By looking only at ad groups which receive over 10% of your clicks, and comparing the ad group’s search queries to the ad group’s keywords they’re being matched to, it’s possible to quickly and easily identify profitable long-tail opportunities, without spending huge amounts of time researching keywords which will only get a handful of clicks per year.


Hi Giovanna,

It stronly depends on the inhouse capacities (hours often cost less money), the size of the campaign, the number of competitors and the volume. Can’t blindly say Long Tail is over-rated.


Its all about different views and strategies. The point stated here is all opposing long tail keywords whereas a mix of regular and long tail keywords will get you branding, reach and conversions together.

I think this is true and want to test it. Every time I add a slew of long tails, nothing happens.

I’ve got 50+ campaigns with 50+ corresponding landing pages.

Each campaign has between 25 and 150 keywords.

Are you recommending I go into these campaigns and delete the poorly performing, or not-performing-at-all keywords?

If so, should I just base this on their quality score and if so, where’s the cutoff? A score of 5 and below?



Excuse me if I seem a bit thick (I’m only a very occasional PPC user) but I’ve never quite understood the point of a long-tail keyword list anyway.

I have run some AdWords campaigns targetting broad match phrases like “chocolates” along with a host of narrower, exact and supposedly long (or at least longer)-tail phrases such as “box of dark chocolates”. The thing is the long-tail phrases invariably contain a word which is broad matched by me and every other person on the planet trying to sell chocolates, so as far as I can see there is no cost advantage in having a whole list of exact phrases on the grounds that you are competing on price with the shorter, broad-match phrases anyway.

Or am I missing something important here?

Generally you are spot on Richard… the best broad matched core keyword ads compete along the tail as well. In many ways broad match + negative keywords is one of the best ways to buy keyword data and really expose yourself to most of the market (without needing to spend tons of time on campaign building and such). This strategy works great where markets are illiquid with strong profit margins. But where the profit margins are lower sometimes granularity can be beneficial.

The area where some tail keywords (or even separating out a few of your most important keywords into their own campaigns) can be beneficial is when user intent is classified into a variety of more specific and targeted buckets. That can lead to a more efficient campaign on some areas. PPC is a game of margins, and so a near-break-even broad ad might make 10% or 30% more money if you…

  • break some of it down into phrase or exact match variations, &
  • create different ad groups where you make the ad copy more relevant to that keyword, &
  • make the landing page + conversion process more relevant to that keyword intent

Hi I am new to Google PPC and have just found this blog. I have (I think) a simple question, that I hope someone doesn’t mind answering.

I have both long tail and one word keywords. I read on Google help pages to be careful of duplicating your keywords as this can cause a bidding war.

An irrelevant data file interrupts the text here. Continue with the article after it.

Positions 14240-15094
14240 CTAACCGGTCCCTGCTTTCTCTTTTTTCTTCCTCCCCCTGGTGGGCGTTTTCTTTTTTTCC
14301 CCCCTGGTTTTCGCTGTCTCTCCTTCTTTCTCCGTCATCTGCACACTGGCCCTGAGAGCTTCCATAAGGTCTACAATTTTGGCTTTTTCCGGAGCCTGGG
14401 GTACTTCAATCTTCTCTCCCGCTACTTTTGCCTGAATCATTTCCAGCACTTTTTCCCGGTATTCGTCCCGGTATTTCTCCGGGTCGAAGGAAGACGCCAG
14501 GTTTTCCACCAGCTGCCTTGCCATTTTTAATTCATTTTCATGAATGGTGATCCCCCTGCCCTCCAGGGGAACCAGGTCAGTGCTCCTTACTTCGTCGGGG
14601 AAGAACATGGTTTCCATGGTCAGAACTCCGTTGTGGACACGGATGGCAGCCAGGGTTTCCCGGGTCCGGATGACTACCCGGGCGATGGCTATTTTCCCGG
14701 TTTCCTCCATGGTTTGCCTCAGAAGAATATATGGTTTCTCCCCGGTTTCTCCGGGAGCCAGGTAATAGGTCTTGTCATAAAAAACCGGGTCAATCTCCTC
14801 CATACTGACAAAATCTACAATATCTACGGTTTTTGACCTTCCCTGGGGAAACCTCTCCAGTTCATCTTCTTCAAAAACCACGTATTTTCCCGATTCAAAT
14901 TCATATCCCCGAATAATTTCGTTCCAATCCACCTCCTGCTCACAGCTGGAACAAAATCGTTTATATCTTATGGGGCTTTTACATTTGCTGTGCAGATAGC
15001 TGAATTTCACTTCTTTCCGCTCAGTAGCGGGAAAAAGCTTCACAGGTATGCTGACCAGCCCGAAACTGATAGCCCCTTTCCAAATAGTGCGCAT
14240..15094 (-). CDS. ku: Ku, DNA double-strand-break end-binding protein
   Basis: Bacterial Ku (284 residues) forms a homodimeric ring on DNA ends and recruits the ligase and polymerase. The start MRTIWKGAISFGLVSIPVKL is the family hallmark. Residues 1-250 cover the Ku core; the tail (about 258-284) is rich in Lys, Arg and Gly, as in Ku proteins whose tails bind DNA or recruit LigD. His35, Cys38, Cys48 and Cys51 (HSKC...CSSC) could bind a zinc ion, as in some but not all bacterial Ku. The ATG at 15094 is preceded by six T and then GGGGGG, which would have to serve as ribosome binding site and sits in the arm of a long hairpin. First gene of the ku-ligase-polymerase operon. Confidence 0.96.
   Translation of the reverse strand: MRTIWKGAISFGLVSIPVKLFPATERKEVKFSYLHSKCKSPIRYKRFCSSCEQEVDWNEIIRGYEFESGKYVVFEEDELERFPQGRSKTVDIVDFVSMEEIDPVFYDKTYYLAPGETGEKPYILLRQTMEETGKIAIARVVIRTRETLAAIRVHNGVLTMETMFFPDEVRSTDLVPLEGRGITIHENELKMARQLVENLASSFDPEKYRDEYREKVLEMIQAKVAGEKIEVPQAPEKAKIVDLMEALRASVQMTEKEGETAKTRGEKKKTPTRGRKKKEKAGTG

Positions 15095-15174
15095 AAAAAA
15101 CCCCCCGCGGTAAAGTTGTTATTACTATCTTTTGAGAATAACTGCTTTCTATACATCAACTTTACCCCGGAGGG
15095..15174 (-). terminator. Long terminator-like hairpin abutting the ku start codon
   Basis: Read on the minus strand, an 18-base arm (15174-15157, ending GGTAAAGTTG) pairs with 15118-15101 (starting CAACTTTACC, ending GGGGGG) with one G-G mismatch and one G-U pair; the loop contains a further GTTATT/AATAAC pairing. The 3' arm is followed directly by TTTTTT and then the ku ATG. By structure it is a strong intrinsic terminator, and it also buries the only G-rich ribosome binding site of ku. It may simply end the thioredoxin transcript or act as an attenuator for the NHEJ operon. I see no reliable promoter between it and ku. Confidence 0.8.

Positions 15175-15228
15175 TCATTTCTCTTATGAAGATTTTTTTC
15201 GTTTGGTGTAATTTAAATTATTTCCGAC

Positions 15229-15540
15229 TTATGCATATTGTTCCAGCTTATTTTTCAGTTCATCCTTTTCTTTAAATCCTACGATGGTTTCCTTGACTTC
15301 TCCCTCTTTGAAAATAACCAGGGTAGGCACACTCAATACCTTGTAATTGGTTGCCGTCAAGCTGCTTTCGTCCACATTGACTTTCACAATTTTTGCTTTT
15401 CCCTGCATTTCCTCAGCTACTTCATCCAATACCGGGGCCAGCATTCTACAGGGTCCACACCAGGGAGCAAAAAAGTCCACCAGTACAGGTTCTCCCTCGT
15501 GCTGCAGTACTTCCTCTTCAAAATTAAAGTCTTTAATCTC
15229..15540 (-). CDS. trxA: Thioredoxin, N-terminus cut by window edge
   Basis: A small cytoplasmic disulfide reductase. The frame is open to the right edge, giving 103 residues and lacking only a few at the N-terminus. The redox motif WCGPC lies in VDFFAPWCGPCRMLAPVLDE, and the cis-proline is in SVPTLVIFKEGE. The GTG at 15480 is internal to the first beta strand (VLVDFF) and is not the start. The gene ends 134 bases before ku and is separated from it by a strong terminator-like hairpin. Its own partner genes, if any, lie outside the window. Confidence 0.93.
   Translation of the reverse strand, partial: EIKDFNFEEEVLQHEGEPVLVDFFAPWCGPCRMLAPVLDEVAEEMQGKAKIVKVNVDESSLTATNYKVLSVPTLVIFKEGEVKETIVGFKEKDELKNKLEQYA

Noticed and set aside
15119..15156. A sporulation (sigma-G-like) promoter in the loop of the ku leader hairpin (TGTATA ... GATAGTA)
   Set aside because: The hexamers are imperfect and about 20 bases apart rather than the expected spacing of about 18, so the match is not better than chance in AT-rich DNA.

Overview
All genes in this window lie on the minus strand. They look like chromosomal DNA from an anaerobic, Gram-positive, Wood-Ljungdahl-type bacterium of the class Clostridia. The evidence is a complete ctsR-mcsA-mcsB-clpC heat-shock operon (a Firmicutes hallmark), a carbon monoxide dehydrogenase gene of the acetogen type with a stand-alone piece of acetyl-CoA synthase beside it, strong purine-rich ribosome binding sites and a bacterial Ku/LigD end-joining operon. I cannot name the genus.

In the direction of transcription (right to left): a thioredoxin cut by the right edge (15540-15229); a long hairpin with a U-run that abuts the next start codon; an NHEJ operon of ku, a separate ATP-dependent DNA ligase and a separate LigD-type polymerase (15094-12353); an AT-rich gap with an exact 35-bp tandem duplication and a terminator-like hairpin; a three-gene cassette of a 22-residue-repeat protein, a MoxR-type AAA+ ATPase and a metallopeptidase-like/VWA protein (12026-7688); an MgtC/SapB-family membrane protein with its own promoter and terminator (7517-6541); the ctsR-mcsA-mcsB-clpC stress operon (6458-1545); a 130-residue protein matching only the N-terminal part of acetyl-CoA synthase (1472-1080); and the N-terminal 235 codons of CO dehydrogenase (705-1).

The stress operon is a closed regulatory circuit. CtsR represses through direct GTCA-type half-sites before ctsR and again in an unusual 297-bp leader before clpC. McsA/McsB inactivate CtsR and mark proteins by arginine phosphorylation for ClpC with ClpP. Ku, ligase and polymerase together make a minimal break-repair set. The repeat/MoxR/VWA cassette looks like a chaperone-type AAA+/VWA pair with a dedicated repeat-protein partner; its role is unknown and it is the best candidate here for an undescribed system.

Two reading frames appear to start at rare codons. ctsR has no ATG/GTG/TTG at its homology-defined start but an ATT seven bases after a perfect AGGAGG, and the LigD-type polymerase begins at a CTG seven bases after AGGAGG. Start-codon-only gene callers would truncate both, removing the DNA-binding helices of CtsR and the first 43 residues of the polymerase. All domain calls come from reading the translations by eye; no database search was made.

If I need ‘Brighton curtains’ and say ‘buy curtains in brighton’ should I use curtains each time when adding my keywords to my campaign. or should I be adding ‘brighton’ ‘buy’ ‘curtains’

Any help on this would be appreciated, many thanks


It is fine if there is some level of keyword overlap, but ensure you are tracking conversion rates and bidding accordingly. Typically the broader versions of a keyword do not convert as well as exact match or phrase matched tail keywords might.

Sorry I’m a little late to the conversation, but it’s such a good topic.

In the world of Quality Score, I think you should:

-start your campaigns with a fairly short list of tightly themed keywords (what you might generate form the free AdWords keyword tool)

-use all three match types (Broad, Phrase, & Exact)

-set the appropriate negatives (use your knowledge, AdWords tool, WordStream’s free negative tool, etc.)

-stay on top of your Search Queries by query mining (ask your search queries if they have enough good performance data to become a keyword, or if they have enough bad performance data (or completely out of context) to become a negative keyword).

I just posted a Query Mining Diagram on my new blog:


I think the right question to ask of a search query that’s had some success is whether or not it generates enough data to make decisions on. If you add it as a keyword it’s so you can manage it, or take action on it specifically. Flooding your account with thousands and thousands of unproven keywords with every possible permutation doesn’t make sense to me. Getting granular is about taking more control (i.e. move a high volume head term into its own adgroup so you can have a separate Conversion Optimizer Bid, etc.), but there should be a reason to make your account more granular, like this long-tail search query is generating enough conversions and cost to warrant specific action.

Use tightly themed adgroups, all match types for your wide net, and watch your search queries.

newbie here doing some research on keywords
Im curious as to how you select all 3 matches – broad, phrase and exact when the drop down list only allows you to choose one at a time. Do you add the same keyword 3 times with each of the choices selected ?

This really changed my take on long tail keywords.  Like the first poster said I had always had a “it can only help” attitude.  I do agree that focusing on them for SEO is a great tactic however in my experience with small SEM programs it can be a tremendous strain on resources and affect the quality score.

Most keyword phrases are highly competitive and difficult to rank for because everyone is using them. Regular keyword phrases have the greatest competition.
Longtail keywords are generally keyword phrases greater than 3 words. Longtail keywords are word phrases that are becoming more prevalent in online internet marketing. Other keyword phrases are over used and longtail keyword phrases offer an alternative at getting more traffic from words that are not used very much globally. Longtail keywords are valuable but not highly competitive which makes them a great resource to use in website meta tags and article writing. There are longtail keyword generators.